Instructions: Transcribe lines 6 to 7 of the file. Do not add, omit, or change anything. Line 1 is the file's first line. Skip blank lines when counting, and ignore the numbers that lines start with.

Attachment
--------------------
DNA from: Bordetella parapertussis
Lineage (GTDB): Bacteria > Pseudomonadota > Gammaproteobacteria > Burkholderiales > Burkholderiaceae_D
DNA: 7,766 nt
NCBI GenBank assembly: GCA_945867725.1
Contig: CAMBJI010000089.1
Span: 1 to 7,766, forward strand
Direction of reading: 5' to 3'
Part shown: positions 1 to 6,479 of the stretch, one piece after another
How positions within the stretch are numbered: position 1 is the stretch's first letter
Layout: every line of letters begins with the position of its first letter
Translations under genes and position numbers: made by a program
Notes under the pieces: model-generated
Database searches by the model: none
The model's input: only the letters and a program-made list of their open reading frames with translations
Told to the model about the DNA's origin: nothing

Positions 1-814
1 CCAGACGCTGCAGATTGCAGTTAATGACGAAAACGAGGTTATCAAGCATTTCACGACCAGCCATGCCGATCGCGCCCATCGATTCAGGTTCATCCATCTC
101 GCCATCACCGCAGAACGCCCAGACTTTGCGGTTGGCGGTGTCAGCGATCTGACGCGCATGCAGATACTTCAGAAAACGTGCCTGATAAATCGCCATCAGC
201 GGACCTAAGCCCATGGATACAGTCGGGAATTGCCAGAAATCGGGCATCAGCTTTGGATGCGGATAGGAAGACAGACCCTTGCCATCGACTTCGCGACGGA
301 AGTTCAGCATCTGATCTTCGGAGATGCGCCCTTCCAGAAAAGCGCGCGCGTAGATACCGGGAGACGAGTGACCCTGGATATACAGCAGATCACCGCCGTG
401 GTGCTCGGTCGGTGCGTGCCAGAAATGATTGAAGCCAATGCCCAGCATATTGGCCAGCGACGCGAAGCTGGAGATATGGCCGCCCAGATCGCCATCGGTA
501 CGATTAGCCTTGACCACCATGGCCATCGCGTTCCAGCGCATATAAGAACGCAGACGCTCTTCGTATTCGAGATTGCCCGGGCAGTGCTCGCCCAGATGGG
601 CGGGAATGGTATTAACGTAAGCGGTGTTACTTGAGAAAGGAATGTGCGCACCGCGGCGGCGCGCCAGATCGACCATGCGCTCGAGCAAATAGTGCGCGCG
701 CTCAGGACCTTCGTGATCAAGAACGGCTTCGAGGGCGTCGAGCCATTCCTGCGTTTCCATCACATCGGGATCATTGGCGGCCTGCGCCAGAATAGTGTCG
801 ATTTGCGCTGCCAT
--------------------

Span: 1 to 7,766, forward strand
Direction of reading: 5' to 3'